3. Bryan Morris says:

    One difference in the Japanese vs. American reported experiences might be the difference in the road surfaces. Japanese drivers may not experience the suspension jarring – release event very much because they just don’t get nearly as much suspension jarring to begin with. I haven’t been to Japan in about eight years, but the last time I was there I noticed that all of their public infrastructure, roads included, was in much better repair than here. I don’t remember seeing the kind of irregular pavement, potholes, bumps, etc there that we experience on an everyday basis here. Now, I’m sure Toyota tests their vehicles on roads in all sorts of conditions, but their testing seems to have missed a few things of late.

  4. George Kasica says:

    Probably true, but ita not like we”re goinf off-road with the vehicles either. These are suburban streets in a major mtero area (Milwaukee WI) and in decent reapir for the most part.
    If the car is that picky in braking there is a serious problem. Noone drives on smooth as glass roads in real life.

  5. Lewie says:

    I found a certain bump that allows me to recreate this braking issue at will with my 2010 Prius, and I’ve tested the condition many times. The regenerative braking system in the 2010 Prius is remarkably effective and produces significant stopping forces. When either of the front wheels loose traction, even for a fraction of a second, the regenerative braking system is turned off. The reason for this probably has to do with the regen system not being able to pulse the brakes the way an ABS system can do, and if left on might cause further skidding when traction resumes. The impulse loads caused by this might also stress other components in the hybrid drive system.

    From my experience, when this happens the conventional, all-wheel, friction brake system takes over within a half-second or so. The “feeling” that the driver experiences when this happens is that of acceleration, since the rate of slowing has been decreased. I don’t believe the car actually accelerates, but the feeling is rather unsettling even if you’re aware of the possibility of it happening.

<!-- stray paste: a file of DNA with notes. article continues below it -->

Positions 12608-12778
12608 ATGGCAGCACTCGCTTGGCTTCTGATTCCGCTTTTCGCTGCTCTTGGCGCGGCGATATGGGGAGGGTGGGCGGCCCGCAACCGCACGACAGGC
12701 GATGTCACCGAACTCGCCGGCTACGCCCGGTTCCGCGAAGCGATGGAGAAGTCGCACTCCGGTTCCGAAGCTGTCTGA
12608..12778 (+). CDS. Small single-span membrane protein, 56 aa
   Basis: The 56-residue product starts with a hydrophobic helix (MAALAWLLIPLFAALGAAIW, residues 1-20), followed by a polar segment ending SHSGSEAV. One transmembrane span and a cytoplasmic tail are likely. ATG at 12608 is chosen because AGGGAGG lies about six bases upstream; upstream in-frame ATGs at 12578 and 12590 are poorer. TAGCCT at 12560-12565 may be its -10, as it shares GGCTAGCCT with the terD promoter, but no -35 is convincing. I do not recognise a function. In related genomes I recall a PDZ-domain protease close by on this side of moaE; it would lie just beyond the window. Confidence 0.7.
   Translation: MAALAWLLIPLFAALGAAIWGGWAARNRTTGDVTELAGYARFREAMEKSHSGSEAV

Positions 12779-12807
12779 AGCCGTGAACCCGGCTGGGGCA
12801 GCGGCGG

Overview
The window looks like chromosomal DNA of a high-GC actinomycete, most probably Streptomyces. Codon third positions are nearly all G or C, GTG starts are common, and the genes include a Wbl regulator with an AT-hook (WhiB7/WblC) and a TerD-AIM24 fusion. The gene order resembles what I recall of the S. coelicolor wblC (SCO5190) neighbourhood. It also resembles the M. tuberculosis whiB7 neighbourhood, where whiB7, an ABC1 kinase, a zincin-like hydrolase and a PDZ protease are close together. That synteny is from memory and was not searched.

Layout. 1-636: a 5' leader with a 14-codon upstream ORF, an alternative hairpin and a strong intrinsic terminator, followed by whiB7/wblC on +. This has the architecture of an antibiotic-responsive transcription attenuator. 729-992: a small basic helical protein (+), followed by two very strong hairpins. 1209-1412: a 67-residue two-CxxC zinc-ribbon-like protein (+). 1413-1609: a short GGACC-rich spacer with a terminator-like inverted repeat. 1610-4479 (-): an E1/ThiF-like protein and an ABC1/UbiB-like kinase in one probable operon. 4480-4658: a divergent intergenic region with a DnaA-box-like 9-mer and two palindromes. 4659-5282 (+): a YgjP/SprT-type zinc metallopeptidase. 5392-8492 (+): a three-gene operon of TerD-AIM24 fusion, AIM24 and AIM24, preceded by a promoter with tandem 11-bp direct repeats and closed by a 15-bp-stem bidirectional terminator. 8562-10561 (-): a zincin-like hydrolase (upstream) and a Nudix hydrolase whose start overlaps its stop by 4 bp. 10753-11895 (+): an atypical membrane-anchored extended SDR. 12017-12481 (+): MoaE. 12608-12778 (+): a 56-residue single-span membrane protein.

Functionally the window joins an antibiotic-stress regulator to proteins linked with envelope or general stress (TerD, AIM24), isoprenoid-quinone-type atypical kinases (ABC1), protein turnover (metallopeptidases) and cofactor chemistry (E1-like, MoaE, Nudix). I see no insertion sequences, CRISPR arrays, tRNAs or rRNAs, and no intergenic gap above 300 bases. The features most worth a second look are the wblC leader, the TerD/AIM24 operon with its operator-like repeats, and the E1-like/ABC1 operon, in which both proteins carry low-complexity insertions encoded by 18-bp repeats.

I’m certainly no engineer, but I’d think that the solution to this issue would be to kick the friction brakes in a little faster and with greater force after a regen shutdown. I wonder if this fix might just involve downloading updated programming code to the on-board computer systems?

  6. tdb says:

    Hi, Lewie,
    Wow, thanks for what has been up to now, the most detailed examination of what happens with the Prius brakes. You’re also the first person who has mentioned specifically being able to reproduce the issue, though other reader/owners have mentioned having the problem reoccur at certain locations but not necessarily every time.
    Can you go into a bit more detail, ie speed at impact, whether you were light or heavy on the brakes at the time, etc.?
    Paul A. Eisenstein

  7. NookSurfer says:

    Another bad break (no pun intended) for them. I really like their video that was released by the COO on the previous recall. At least they publicly acknowledged the mistake and made it a priority to fix the issue.